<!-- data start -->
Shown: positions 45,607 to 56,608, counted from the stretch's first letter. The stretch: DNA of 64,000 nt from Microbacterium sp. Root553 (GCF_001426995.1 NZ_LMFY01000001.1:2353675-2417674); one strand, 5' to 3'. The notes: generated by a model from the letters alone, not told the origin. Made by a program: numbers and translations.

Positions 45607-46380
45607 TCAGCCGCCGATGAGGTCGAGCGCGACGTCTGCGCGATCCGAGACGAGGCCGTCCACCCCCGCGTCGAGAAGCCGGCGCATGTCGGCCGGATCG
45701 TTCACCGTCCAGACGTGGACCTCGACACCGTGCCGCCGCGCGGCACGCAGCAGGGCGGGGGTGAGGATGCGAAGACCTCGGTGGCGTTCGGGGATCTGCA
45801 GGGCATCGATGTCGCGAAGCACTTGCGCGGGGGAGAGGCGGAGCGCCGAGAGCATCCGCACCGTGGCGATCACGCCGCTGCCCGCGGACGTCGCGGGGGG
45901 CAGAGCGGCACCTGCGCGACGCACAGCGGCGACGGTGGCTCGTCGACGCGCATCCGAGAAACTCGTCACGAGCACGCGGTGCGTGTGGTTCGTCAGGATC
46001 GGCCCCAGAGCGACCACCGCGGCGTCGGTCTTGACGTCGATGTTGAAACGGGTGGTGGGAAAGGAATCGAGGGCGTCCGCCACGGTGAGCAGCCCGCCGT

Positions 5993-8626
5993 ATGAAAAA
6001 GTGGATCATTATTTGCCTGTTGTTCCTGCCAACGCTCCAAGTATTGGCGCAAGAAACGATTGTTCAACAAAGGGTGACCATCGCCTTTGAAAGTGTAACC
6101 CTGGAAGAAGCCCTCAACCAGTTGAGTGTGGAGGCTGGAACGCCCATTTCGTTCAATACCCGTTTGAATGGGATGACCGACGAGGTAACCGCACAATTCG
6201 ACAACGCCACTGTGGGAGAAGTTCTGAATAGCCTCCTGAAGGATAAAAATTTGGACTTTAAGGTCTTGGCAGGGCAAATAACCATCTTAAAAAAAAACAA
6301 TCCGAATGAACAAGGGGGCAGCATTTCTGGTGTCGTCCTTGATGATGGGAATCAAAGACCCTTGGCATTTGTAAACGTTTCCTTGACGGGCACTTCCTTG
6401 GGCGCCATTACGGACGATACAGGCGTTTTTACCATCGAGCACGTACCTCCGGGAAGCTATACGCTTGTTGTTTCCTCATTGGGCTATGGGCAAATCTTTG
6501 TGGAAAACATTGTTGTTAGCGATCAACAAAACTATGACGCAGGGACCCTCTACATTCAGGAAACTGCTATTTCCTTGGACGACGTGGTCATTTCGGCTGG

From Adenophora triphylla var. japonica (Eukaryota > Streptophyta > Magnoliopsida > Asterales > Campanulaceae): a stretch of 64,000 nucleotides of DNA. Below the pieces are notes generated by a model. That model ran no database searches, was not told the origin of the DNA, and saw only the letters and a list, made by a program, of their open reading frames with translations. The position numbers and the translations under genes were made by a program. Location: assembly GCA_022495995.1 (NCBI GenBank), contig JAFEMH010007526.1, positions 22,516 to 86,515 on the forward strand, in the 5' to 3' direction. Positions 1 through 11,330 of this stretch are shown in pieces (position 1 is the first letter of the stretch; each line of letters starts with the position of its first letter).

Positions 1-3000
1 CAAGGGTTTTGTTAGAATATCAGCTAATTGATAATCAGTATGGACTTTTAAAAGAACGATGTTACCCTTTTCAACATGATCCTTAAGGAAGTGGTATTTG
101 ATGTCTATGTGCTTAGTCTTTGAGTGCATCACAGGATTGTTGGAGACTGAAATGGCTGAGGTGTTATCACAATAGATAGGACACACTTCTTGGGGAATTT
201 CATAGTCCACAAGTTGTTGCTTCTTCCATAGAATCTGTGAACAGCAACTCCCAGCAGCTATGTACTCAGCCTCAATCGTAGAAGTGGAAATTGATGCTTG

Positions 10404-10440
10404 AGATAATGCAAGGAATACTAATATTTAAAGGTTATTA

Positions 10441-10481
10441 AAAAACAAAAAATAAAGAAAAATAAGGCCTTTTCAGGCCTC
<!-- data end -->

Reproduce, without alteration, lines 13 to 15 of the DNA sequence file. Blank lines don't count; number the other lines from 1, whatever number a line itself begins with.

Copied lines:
6301 TCCGAATGAACAAGGGGGCAGCATTTCTGGTGTCGTCCTTGATGATGGGAATCAAAGACCCTTGGCATTTGTAAACGTTTCCTTGACGGGCACTTCCTTG
6401 GGCGCCATTACGGACGATACAGGCGTTTTTACCATCGAGCACGTACCTCCGGGAAGCTATACGCTTGTTGTTTCCTCATTGGGCTATGGGCAAATCTTTG
6501 TGGAAAACATTGTTGTTAGCGATCAACAAAACTATGACGCAGGGACCCTCTACATTCAGGAAACTGCTATTTCCTTGGACGACGTGGTCATTTCGGCTGG